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Filled with tawdry sexual shenanigans, bestseller Parker's fifth Jesse Stone novel (after 2003's Stone Cold) finds the former L.A. cop, now the police chief of Paradise, Mass., tentatively reunited with his ex-wife, Jenn, and approaching a year since his last drink. The murder of a woman aboard a sailboat leads Stone into a world of wealth and depravity centered on a couple of yacht owners from Florida and their crowd. Drugs, pornography, rape and underage sex provide a degrading framework for the murder investigation. Stone gets a valuable assist from Kelly Cruz, a Fort Lauderdale cop, as he traces the backgrounds of victims and suspects. The laconic Stone with his uncertain relationship with Jenn, his struggle with alcohol and his visits to a therapist presents a striking contrast to Parker's primary hero, Spenser. But much of the dialogue is interchangeable: witty, flirtatious, droll and sexually charged. The outcome manages to be both surprising and depressing. Stone is a work in progress whose following is likely to increase as he continues to grow.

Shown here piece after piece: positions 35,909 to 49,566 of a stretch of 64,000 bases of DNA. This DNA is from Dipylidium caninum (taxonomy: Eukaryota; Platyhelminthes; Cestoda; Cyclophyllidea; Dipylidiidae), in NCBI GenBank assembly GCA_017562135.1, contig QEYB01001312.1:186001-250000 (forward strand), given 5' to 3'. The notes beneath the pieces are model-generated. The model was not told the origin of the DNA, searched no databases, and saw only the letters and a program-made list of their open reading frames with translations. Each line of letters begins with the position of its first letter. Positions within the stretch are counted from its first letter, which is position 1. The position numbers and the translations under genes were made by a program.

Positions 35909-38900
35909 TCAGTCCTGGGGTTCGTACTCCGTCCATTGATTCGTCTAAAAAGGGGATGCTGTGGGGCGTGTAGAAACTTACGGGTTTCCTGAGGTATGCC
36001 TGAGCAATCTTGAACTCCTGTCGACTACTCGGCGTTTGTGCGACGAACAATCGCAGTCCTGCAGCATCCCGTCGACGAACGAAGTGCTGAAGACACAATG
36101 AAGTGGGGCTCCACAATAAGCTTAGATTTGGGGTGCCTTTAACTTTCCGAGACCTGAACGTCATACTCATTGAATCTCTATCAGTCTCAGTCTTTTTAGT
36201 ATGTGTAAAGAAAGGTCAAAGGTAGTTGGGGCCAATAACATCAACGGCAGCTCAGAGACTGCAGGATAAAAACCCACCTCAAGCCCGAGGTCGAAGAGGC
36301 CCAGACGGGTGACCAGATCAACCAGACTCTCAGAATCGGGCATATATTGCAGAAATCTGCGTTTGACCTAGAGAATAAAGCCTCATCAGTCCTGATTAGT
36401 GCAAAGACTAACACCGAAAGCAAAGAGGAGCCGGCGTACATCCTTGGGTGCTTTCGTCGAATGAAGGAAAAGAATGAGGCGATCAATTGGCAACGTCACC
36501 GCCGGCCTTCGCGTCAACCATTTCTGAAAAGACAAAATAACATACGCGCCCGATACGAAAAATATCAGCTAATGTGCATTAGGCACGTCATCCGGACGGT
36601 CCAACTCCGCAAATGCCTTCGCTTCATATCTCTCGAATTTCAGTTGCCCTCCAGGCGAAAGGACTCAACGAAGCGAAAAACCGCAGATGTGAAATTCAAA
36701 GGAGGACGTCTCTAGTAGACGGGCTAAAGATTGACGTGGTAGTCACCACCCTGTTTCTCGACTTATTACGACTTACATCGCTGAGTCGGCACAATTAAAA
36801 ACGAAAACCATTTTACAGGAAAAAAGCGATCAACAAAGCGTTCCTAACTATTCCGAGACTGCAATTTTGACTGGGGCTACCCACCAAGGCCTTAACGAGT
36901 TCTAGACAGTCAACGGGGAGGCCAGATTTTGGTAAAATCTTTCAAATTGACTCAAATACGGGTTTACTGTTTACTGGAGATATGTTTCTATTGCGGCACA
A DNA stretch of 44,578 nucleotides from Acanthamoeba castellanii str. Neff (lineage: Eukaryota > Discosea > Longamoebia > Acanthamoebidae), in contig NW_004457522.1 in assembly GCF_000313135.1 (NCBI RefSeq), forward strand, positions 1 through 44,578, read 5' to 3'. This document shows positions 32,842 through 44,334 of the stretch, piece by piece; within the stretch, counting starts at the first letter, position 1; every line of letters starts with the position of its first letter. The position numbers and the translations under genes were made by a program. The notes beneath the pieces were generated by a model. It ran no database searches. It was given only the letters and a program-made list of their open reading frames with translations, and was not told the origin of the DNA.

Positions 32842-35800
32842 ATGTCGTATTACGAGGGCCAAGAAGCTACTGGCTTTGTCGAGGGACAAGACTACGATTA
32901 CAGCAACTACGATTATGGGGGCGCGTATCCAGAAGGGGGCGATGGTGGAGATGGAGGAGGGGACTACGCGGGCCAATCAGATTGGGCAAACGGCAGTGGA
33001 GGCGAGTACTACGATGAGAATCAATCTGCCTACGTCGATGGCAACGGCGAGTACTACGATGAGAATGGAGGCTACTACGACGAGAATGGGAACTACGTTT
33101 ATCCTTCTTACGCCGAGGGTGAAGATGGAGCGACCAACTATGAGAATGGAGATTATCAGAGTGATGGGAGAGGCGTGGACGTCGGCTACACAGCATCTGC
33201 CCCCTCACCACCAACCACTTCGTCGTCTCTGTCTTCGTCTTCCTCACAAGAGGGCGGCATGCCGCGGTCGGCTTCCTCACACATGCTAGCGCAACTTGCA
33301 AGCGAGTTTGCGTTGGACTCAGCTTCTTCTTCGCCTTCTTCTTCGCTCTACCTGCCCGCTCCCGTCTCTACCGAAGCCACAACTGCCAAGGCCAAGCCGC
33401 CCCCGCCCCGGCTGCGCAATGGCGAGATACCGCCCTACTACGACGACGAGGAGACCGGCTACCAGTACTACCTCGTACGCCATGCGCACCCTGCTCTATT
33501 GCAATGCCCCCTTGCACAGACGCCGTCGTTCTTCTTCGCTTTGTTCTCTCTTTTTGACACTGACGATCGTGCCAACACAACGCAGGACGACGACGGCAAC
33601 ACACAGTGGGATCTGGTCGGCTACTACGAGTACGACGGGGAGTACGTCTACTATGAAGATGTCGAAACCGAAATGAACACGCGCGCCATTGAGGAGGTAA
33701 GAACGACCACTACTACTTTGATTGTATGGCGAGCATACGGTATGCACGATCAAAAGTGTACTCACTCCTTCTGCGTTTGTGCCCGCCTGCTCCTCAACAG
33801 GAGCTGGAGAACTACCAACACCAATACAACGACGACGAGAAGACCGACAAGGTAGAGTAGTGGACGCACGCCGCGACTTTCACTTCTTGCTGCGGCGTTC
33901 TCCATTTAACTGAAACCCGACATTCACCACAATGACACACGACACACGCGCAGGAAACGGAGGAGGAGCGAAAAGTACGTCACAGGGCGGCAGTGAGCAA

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The body of an unidentified woman is found in a cove off the village of Paradise, Massachusetts, during the annual Race Week for sailing vessels. This is a particularly bad time for an unidentified body to surface, since the tiny populace is swollen with thousands of boat enthusiasts. Former LAPD cop and current Paradise police chief Jesse Stone, appearing in the Stone series' fifth entry, begins his investigation by inquiring if any boat-rental agencies have any boats missing. One rental owner comes forward, providing a driver's license of a Florida woman who never brought her boat back. After this promising lead, the case morphs from forensic identification into a disturbing morality play, as Stone digs deeper and deeper into the victim's past. This is a case that would intrigue Stone's private-eye counterpart, Spenser (who appears in a tantalizing cameo here). Parker is dead-on here when it comes to police procedure and plotting, as the seemingly simple case eddies into all kinds of ugly complications, and the story swirls from whodunit into an absorbing whydunit. On the down side, Parker's signature smart-ass dialogue is beginning to sound stale, even weak; why must all his characters talk in the same tough-guy way, heavy on the sexual innuendo? Similarly tired is the cutesy relationship between Stone and his ex-wife (punctuated by other women throwing themselves at him), which draws heavily on Spenser's relationship with Susan Silverman. Shortcomings aside, though, Parker's setting and plotting are enough to make most readers forgive the unrelenting Guy Noir style. Connie Fletcher
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